The Glottal Stop /ʔ/
The glottal stop is a feature that is common in British English pronunciation where a sound (usually a T) changes quite drastically. In this podcast, I go over why we use it, how we use it, and if you need to use it too! Don’t miss this episode!
How to Pronounce the Glottal Stop
A glottal stop is made when you close your throat so air can’t pass through.
It’s often heard between words and it’s very common when speaking fast. You can, however, be completely fluent in English and never use it. It’s not essential.
Notice there’s a short pause between the word above?
If you stop between the uh and oh, you will notice you can’t breathe because your throat is closed. That is because we’re using a glottal stop.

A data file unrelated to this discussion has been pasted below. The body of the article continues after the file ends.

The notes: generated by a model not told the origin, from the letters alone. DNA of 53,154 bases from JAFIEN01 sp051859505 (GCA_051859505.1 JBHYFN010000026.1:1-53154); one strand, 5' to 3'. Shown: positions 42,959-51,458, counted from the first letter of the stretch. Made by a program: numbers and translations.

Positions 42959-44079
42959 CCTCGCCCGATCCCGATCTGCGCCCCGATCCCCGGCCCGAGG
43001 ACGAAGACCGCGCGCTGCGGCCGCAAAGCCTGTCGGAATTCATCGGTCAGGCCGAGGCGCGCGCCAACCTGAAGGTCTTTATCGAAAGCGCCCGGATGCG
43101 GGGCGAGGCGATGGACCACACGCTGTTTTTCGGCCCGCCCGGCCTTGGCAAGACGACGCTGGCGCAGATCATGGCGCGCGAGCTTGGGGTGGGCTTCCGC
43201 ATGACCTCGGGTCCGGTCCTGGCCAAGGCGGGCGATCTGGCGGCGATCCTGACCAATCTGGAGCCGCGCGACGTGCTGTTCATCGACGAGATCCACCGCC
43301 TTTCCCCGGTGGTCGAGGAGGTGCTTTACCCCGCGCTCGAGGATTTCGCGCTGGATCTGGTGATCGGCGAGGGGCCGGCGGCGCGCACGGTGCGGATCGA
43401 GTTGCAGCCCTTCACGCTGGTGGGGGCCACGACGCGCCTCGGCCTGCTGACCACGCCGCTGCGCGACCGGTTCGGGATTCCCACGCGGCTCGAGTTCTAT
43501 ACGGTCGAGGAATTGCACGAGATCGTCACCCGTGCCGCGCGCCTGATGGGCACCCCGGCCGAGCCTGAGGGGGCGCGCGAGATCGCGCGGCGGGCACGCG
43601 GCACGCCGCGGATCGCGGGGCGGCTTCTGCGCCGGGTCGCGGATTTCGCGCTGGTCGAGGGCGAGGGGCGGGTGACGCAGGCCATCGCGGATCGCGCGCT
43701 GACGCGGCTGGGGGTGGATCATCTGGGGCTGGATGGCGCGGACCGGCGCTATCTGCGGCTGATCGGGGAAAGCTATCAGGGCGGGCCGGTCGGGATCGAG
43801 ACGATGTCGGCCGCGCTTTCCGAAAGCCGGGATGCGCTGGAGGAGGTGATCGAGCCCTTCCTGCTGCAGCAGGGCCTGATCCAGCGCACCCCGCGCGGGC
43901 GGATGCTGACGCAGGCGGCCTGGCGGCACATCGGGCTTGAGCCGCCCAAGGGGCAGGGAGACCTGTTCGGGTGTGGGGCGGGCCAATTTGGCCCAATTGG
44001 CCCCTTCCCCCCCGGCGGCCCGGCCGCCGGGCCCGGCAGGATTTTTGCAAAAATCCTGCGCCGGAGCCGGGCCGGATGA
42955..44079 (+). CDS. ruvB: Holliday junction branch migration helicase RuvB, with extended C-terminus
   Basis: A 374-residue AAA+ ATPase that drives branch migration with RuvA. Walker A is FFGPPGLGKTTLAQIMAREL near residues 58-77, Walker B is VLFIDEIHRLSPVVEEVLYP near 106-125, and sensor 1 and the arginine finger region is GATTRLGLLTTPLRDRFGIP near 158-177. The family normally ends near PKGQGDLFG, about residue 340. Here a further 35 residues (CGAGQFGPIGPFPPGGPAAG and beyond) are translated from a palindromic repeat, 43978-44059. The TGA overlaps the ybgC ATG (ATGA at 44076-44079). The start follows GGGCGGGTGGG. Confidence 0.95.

- Scotland (Sco’land)
- Cat flap (Ca’ flap)
- Just a little bit, please
- The cat is sat on the table
Remember, the aim of learning a language is to be understood and to understand, so don’t worry too much. Using them too much will not be suitable for formal situations. It’s useful to know, but not necessary to use.
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